CDC, pediatrics group discourages use of nasal spray flu vaccine
By Ashton Miller
Flu season is right around the corner, and health officials are cautioning parents about a change to the way children should be vaccinated.
In June, a Centers for Disease Control and Prevention panel released its recommendation that the nasal spray flu vaccine, most commonly called FluMist, should not be used during the 2016-2017 flu season.
“The CDC has recently come out with evidence that the nasal form of the flu vaccine is not as effective as they would like,” said Dr. Alexander Janovski of Novant Health Ballantyne Pediatrics. “Therefore, we follow its guidance and recommend the injected form of the vaccine over the nasal spray.”
According to CDC reports, FluMist was only 3 percent effective during the 2015-2016 flu season, whereas flu shots were reported to be 63 percent effective.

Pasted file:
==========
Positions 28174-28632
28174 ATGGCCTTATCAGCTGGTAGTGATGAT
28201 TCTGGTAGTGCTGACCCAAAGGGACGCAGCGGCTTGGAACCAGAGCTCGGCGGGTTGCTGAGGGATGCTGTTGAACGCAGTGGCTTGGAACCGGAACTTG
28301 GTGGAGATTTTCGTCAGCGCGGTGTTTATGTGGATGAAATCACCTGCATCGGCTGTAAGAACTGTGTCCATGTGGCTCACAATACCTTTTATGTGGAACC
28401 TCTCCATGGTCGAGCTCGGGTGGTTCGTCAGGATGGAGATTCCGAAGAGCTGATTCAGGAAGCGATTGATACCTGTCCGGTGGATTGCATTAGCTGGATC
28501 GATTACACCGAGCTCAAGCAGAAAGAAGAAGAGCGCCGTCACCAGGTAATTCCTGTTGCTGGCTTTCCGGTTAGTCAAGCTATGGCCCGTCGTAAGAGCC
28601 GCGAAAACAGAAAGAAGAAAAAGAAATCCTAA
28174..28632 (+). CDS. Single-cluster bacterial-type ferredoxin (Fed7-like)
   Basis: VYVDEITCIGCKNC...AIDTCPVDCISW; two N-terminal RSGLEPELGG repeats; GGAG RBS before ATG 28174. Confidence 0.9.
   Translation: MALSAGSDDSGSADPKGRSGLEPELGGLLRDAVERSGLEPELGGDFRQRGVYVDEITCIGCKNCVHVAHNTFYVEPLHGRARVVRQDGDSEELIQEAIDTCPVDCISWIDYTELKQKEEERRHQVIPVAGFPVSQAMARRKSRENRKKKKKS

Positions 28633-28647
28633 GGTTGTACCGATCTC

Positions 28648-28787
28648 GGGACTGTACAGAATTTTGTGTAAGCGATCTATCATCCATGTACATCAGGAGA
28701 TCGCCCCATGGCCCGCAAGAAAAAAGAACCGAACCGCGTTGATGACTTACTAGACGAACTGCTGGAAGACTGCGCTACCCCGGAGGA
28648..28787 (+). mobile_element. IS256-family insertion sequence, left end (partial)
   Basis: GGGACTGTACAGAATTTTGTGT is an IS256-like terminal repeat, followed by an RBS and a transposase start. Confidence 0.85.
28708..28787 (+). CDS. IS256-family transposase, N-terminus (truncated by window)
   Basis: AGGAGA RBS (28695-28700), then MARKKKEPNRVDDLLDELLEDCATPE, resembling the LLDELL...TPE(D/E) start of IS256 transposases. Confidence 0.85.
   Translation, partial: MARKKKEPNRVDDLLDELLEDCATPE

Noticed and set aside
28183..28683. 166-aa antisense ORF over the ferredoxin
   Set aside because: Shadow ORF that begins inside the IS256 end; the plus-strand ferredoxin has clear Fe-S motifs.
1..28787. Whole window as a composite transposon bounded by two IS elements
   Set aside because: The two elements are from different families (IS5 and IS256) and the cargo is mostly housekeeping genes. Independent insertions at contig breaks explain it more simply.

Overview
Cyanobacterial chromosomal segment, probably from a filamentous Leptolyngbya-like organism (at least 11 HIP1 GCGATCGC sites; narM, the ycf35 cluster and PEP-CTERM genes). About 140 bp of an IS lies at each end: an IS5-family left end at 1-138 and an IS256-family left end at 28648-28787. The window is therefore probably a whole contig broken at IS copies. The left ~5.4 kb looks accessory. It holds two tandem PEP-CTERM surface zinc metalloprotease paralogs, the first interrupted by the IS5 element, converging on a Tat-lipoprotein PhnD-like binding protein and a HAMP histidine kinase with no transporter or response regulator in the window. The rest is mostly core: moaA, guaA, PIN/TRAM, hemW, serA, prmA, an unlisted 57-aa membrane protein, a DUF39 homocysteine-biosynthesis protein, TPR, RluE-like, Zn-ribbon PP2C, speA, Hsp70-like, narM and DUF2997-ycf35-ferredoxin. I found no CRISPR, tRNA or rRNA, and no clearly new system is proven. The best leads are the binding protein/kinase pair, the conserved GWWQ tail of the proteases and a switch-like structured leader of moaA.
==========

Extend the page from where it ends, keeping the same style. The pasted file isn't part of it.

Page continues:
And, in September, the American Academy of Pediatrics joined the CDC and recommended children over 6 months old receive the flu shot rather than needle-free FluMist.
Janovski said the flu shot is recommended for all children over 6 months old, but especially for those children with asthma and diabetes. Flu outbreaks can occur as early as October and as late as May.
To protect yourself and your family from the flu this year, call today to schedule a flu shot with your primary care provider for your loved one or yourself. If you don’t have a primary care provider, find a Novant Health provider online.
Flu shots are also available at Novant Health Express care and urgent care clinics.